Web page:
out.
Seamen Desert Olympic.
Southampton.—The White Star lin
er Olympic, which had been held off
ltyde, Isle of Wight, for several days
l>y a strike of her firemen, has aban
doned her trip to New York and re
turned to port. This was made neces
sary by the desertion of her seamen,
when the liner attempted to replace
the striking firemen with non-union
men. One hundred and twenty-0110
passengers who were awaiting tho
Olympic at Queenstown, have been
transferred to the Baltic.
Almost.
“Avoid kissing If you would have a
beautiful raoulh,” says Dr. Lillian Rus
sell. We nre almost inclined to .»e
--lievo the report that Lillian Isn't ns
young as she used to be.
Doing the Square Thing.
“Young man, how do you expect to
marry my daughter if you ure in
debt?”
“Why, sir, in my opinion, it’s t-ho
only square thing to do. The longer 1
am engaged to her tho worse off 1
will be.”
A Large Hairpin Holder.
Mrs. Nngget—| watched your sister
fixing her hair the other day, and I
must say she’s not the most refined
person in the world.
Mr. Nugget—You don’t approve of
her, eh?
Mrs. Nngget—Well, you nover saw
me with my mouth full of hairpins.
Mr. Nagget—Of course not. What
would you want with bo many hair
pins?
His Abusive Eyes.
Aunt Caroline nnd tho partner of
her wocu evidently found connubial
bliss a misnomer, for tho sounds of
war were often heard down in tho lit
tle cabin In tho hollow. Finally the
pair wero hailed Into court and the
dusky lady entered n charge of abusive
language against her spouse. The
judge, who had known them both nil
his life, endeavored to pour oil on the
troubled waters.
“What did he say to you, Caroline?”
he asked, according to Llpplncott's.
"Why, .lodge, I Jos’ can’t tell you all
dat man do say to mo."
"Does ho ever use hard language?”
"Does you mean ctissln’? Yassuh, not
wlf his motif, but he’s ulways givin’ me
dem ciissory glances.”
Not So Strange.
“It’s strange that you never inet ihe
Count Spaghetti before,” remarked
the heiress.
"Oh, not at all,” replied the disap
pointed suitor.
“But he tells me he has been In
New York for quite a number of
years.”
“Yes, but I always shave myself,
you know."
An Occulist Cook.
When a certain Mobile man slopped
for luncheon at a small railway sta
tion eating house in a Mississippi
town, un old dnrkey shuffled up and
and announced in n gruff voice the
hill of fare consisted of ham, eggs,
corn broad und coffee.
After due deliberation the traveler
stated that he would like some ham,
eggs, cornhreud and coffee.
Such a preteneious order for one
person only appeared to stagger the
aged survitor. But he soon recovered
his equanimity and started toward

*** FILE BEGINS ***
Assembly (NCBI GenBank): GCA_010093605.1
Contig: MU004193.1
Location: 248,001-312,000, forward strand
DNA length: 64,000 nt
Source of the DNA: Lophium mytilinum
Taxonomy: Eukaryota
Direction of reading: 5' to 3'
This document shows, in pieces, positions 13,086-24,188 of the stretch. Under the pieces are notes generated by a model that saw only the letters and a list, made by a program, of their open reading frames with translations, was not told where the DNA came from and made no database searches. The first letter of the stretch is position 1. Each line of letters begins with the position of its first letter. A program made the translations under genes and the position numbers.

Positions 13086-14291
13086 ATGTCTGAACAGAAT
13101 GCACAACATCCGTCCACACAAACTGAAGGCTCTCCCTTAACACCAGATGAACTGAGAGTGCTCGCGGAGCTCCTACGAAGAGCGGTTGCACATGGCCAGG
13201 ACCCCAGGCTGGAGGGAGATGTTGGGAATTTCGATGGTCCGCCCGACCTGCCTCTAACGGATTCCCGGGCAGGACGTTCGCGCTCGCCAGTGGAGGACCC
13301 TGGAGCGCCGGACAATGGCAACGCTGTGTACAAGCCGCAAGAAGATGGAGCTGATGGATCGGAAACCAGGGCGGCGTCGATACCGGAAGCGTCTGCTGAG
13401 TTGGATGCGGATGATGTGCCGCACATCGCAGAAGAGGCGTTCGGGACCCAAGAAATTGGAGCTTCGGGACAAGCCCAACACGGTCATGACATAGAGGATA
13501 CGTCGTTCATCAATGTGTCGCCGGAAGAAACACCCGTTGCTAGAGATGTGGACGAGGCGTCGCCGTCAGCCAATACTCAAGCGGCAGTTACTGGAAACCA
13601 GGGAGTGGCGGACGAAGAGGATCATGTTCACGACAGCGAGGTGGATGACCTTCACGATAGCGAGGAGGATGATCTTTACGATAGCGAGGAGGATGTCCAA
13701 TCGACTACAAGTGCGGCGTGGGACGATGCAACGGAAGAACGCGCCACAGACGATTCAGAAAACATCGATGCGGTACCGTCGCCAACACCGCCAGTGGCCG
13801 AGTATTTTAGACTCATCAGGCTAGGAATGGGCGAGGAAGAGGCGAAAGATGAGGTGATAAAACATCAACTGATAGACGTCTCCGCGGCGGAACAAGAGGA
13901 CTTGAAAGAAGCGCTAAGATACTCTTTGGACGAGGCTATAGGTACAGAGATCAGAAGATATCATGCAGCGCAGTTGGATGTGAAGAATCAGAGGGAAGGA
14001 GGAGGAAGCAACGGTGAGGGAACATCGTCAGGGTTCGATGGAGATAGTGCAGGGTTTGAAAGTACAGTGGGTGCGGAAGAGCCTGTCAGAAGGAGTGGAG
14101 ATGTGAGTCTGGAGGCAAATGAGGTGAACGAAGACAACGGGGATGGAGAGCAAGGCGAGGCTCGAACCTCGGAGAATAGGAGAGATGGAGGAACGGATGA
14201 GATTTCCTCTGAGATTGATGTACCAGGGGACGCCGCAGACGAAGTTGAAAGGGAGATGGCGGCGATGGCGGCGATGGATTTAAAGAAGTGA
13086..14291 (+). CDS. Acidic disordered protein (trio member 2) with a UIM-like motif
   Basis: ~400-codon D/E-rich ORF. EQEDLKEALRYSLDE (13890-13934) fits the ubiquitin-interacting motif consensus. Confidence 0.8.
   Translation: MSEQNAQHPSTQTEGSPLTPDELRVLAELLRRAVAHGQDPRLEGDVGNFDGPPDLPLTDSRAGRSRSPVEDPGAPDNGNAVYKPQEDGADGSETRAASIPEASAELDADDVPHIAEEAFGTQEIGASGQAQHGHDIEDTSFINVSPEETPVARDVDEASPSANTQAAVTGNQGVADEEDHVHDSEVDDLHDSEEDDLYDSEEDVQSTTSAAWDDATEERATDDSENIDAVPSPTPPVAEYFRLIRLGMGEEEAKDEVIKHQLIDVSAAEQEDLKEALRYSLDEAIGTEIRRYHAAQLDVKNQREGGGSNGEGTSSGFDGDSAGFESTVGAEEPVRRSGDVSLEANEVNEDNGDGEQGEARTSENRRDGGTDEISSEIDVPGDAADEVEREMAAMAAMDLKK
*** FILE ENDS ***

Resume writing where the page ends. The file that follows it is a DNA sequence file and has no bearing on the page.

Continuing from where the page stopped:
the kitchen. Then he turned and
came hack with the inquiry:
"Boss, how will yo’ hab dem eggs,
blind or looking at yer?"
Advice.
Med ill McCormick, president of the
Illinois Progressive Republican league,
was talking at a dinner in Chicago
about certain old-fashioned campaign
met hods.
"Those methods,’’ said Mr. McCor
mick, "seem as cumbersome to us as
the methods of the moover seemed to
the undertaker.
"As an inebriate rested against a
lamppost n mover passed him. Tho
mover, an economical chap, was doing
tho moving by hand, and he had on
ids hack a huge grandfather's clock.
"The inebriate starred vacantly at
the sweating figure bent, under the
weight of the great clock and then
hiccoughed and hailed him.
"‘Hey,' he said, ’hey,—hie—there!’
"The mover, stopped, turned slowly
"Well, what is it?’ he asked.
” ’Take my advice, young fel,’ Raid
the inebriate, ‘an’ buy ’shelf—hie —a
watch.’ "
Colorado, top of the world, known
everywhere as the greatest mining
state in tlie Union, is making amazing
strides in Its agricultural development.
The story of its wonderful progress
during recent years and its exceptional
farming possibilities is tersely told in
! an attractively illustrated pamphlet,
"The Fertile Lands of Colorado,” Just
published und now being distributed
by the Passenger Department of the
Denver & Rio Grande Railroad. The
text is by that well-known authority
on all tilings agricultural, Mr. Clarence
; A. Lyman, of Loina, Colorado.
HOWARD E. BURTON, ASSAYER & CHEMIST
illk. rouiK.iiio.
Specimen i)rh->»i Mold. 1.-nd. si; told.
i*i I v—r. k*»M. T.Uc; zinc or copper, s|.
Mulling envelop*,* mill full price Met sent on
ii ppl i «-i« t Imi Control mid umpire work so
licited Reference■ I'mbiitmia Natlnnitl Hank
BEE SUPPLIES
of lient quality 111 eight prices. Mend for free Il
ia*! ruled Catalog. willi insti tii-Mona !«> beginners.
IirULTCV " f '•■»<»lote purity, just unit come*
fi| 11 vF. Y from "'e yard* «»l our member*.
SAv*■ * X Sample liy mull. lor.
The Colorado Honey Producers* Assn.
*4-158 Market Street. Denver. Colorado
CO 1.0 lIA 1)0 COLI.EGB
INTEItSCIIOI.ASTIC THICK AND
i-' 11 :i. i» meet.
COLO UNDO .SPRINGS
May 4, 11)12.
•:*.«>« roil rin-: iioij.M) trip
Denver to Colorado springs
l»y wav of
Tin: DENVER & RIO GRANDE R. R.
••The Meeale Line of the World’*
Tickets on sale May :(rd.
Final return limit May tJth.
Ticketm on Male at City Ticket Office,
I7tli and Stoat Mlm.. or Cnloa Depot.
Low ToarlMt Parcs to California
PCn I lUMI ALL MAIN LINE POINTS
OJU IN COLORADO on the
DENVER .V RIO GRANDE RAILROAD
"The Scenic Line of the World**
QCCom; wav via Portland.
dvv oiti-:t;on
Tickets on sale April 27 to Mav 3.
1912. Inclusive.
Final return limit June 27. 1912.
Through Pullman Standard and Tour
ist Sleeping Cara daily to San Francis
co and Los Angeles.
RIO t; It Will-: WESTERN PACIFIC
“The Itojnl Large Pent Iter River Cation
Route**
Offers tho transcontinental traveler
more varied scenic attractions that can
be seen from the car windows without
extra expense for side trips, than any
other line.
SERVICE "BEST IN TIIE WEST”
For fares and further detailed In
formatlon apply to
LOCAL RIO GRANDE AGENT
Frank A. W ntllclgli, lira, Passenger Agt,
Denver, Colorado.